By Wesley J. Smith, J.D., Special Consultant to the CBC
The NYT ran a front page story about the price still being paid for eugenic sterilizations, that in North Carolina’s case, extended into the 1970s! Making NC’s program even more frightening was that social workers were empowered to make the decision as to who should never be allowed to procreate. From the story:
The board operated from 1933 to 1977 as an experiment in genetic engineering once considered a legitimate way to keep welfare rolls small, stop poverty and improve the gene pool. Thirty-one other states had eugenics programs. Virginia and California each sterilized more people than North Carolina. But no program was more aggressive. Only North Carolina gave social workers the power to designate people for sterilization.
Eugenics reached its high tide in most states in the 1920s-30s, and for the most part, the movement went into several decade hibernation after the Holocaust. (Alas, the human stock perfection madness has revived with the rise of transhumanism, IVF consumerism, eugenic abortion, and the drive toward human genetic enhancement.) But NC went into overdrive after the War!
Over all, about 70 percent of the North Carolina operations took place after 1945, and many of them were on poor young women and racial minorities. Nonwhite minorities made up about 40 percent of those sterilized, and girls and women about 85 percent. The program, while not specifically devised to target racial minorities, affected black Americans disproportionately because they were more often poor and uneducated and from large rural families.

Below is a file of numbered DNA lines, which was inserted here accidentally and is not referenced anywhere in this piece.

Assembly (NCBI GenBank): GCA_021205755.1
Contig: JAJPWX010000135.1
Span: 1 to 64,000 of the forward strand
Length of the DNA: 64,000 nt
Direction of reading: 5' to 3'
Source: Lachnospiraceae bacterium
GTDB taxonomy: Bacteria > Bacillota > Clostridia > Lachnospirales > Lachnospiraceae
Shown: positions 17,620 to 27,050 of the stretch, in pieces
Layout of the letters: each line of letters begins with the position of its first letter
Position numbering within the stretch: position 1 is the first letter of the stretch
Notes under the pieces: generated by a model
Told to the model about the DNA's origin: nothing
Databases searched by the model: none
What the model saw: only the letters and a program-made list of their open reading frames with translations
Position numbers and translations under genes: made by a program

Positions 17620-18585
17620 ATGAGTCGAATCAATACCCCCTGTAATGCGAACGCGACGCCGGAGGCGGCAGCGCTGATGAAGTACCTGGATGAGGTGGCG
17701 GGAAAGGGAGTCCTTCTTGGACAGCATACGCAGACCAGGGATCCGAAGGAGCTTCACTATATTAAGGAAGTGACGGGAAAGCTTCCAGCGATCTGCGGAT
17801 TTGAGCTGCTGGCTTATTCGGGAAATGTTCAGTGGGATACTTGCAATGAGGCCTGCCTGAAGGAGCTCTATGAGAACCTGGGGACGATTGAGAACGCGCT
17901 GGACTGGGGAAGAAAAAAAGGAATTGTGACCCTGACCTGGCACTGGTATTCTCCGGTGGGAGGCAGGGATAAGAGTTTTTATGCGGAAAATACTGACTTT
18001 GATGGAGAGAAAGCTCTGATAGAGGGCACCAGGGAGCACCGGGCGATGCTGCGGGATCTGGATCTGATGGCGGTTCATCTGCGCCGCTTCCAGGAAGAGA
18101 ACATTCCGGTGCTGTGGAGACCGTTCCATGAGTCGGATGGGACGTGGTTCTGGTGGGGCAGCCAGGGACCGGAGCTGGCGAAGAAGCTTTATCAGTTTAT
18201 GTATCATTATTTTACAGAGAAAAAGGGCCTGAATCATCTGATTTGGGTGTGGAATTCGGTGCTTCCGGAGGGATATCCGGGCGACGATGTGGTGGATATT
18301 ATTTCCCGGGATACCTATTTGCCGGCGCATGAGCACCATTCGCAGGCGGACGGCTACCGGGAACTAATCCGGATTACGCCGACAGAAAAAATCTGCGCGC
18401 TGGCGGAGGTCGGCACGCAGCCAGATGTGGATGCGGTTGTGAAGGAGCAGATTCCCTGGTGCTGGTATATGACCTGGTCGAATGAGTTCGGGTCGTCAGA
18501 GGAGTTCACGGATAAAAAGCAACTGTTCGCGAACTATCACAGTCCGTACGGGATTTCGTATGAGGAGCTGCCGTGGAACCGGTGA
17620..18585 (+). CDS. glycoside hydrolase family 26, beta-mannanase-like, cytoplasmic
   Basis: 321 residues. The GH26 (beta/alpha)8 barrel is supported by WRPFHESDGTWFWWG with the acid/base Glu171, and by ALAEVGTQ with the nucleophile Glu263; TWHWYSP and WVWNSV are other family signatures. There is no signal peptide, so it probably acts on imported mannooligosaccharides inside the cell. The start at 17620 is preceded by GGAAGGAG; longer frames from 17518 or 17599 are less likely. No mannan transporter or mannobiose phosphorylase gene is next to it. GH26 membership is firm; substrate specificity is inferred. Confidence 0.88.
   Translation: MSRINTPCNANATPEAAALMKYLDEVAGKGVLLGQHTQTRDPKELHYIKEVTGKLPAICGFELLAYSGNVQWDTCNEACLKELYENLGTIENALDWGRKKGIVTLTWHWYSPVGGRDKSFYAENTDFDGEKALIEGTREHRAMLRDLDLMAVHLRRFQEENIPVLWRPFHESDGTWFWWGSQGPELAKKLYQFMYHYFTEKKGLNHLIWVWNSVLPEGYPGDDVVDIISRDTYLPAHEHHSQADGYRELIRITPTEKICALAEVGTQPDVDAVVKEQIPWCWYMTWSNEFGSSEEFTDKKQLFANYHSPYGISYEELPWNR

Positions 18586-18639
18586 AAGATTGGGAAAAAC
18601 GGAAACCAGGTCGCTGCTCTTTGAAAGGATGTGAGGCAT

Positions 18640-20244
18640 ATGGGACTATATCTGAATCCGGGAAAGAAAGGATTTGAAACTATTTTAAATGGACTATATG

Of course, it was all legal because the U.S. Supreme Court had approved of involuntary sterilization in one of the most infamous decisions in American history, Buck v. Bell, 1927–8-1, in which Chief Justice Oliver Wendell Holmes infamously proclaimed, “Three generations of imbeciles is enough,” placing him in the same villainous company as Dred Scott’s, Chief Justice Roger B. Taney. And now, NC will have to pay reparations to the surviving victims–as well it should. But money is poor compensence for a society that legally maimed you in the name of pseudo science.
The bigger picture here is that we err badly and lurch toward the potential for great evil whenever we abandon human exceptionalism. Also, we should never give government bureaucrats carte blanche to unilaterally implement the “scientific” agenda du jour. Good rarely comes of it.
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